In any drop, we teach our Quarterbacks to lock onto their target on their last two steps, and all other steps they need to have forehead frontal. First, let’s define that forehead frontal is putting your eyes (forehead) and pointing them directly central of the defense. We do this for two reasons, one it doesn’t tip your hand, but the more important reason is it holds the integrity of the defense. What I mean by integrity is it keeps the defense in its shell, they hold their landmarks because your eyes haven’t told them anything different, they go where they should go which makes playing Quarterback a heck of a lot easier. From there we teach our Quarterbacks to acquire their target on their last two steps and deliver a dime. The last two steps are critical to not only accuracy but also determining if your first progression is there or if you need to climb up in the pocket and find progression number two, three, and so on.

Below is a quick chart to break down some common routes:

  • Slant – 1 Step Forehead Frontal Then Lock On Slant For Last Two
  • 12 Yard Curl – 3 Steps Forehead Frontal Then Lock On Curl For Last Two
  • 12 Yard Corner – 3 Steps Forehead Frontal Then Lock On Corner For Last Two
  • 18 Yard Comeback – 5 Steps Forehead Frontal Then Lock On Comeback For Last Two

Long Term Effects

The Long-Term Effects of playing with your eyes are clear but there is one more trick to the trade that will help a Quarterback at any level. Once you have mastered holding your eyes through delivery and forehead frontal until target acquisition it is time to move on to the final advanced trait.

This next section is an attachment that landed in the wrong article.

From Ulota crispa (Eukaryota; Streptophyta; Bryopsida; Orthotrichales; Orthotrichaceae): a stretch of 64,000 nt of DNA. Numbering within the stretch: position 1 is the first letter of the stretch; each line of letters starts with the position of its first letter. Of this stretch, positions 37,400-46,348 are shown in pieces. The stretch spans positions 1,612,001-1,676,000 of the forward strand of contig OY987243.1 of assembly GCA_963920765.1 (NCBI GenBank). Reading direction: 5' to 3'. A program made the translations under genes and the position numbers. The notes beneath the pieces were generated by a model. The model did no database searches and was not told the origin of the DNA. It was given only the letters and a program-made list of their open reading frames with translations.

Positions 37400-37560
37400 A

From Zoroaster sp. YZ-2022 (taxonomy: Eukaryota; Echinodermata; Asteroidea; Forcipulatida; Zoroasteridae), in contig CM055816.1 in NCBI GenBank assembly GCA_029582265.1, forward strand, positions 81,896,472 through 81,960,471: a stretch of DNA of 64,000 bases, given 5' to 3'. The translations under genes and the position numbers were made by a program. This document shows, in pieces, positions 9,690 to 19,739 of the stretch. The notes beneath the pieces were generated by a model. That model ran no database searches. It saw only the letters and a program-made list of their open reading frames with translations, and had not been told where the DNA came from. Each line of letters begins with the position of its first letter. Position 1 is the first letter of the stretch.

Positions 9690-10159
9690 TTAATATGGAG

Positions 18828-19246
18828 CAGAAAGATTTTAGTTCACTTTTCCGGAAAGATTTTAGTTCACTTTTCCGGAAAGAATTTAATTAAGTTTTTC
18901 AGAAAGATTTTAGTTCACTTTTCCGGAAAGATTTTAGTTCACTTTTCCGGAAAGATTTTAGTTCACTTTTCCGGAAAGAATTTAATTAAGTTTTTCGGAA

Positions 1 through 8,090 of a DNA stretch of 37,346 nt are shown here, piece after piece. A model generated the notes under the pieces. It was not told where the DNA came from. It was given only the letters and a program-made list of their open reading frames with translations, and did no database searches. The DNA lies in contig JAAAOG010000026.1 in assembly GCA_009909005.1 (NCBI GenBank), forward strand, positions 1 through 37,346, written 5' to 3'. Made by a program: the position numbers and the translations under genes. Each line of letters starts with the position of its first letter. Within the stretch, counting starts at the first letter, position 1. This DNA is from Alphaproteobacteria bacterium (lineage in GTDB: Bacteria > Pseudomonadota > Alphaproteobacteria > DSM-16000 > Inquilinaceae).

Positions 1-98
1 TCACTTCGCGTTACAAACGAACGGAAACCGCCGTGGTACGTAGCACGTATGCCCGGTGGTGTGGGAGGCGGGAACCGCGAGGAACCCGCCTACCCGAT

Moving safeties is one of the most critical aspects of throwing the ball down the field effectively as you move up in football. Some guys have a natural knack for moving safeties and opening up the post or pushing them off the hash just enough to bang the seam, but it is not something that comes easily to everyone.

First, have a plan and think through your playbook: which plays do we have where the safety needs to move, and where do I need to move him too? Once you establish this, you will know exactly on which plays and in what situations you need to move the safety.

Practice, practice, and practice some more. Moving safeties is one of the hardest things to build into your repertoire as a Quarterback, so work at it constantly. Take three to four plays in every 7 on 7 period to focus on moving them. Test out different ways and figure out what works for you. Below I have listed some top ways Elite Quarterbacks move safeties:

  • The Hard Look Off – This is when the Quarterback puts his eyes way off to the side where they want the safety to move too, looking at a Z go when you are trying to hit the Y on a bender.
  • The Soft Look Off – This is when the Quarterback barely puts his eyes outside of the safety to move him just enough to hit the desired route.
  • The Backside Look Off – This is when the Quarterback puts his eyes on the backside route hoping to influence the safety to either fall off and get wide or shade toward the backside.
  • The Stare Down – This is when the Quarterback looks directly at the safety, trying to stare him down into making a decision or freezing, this is one of the best techniques to use on an inexperienced safety.

The most important thing when focusing on your eyes is to pick one thing to work at a time. Purposeful practice will make you better at any of the above traits, so pick something, work at it, measure if it was effective, then work at it again.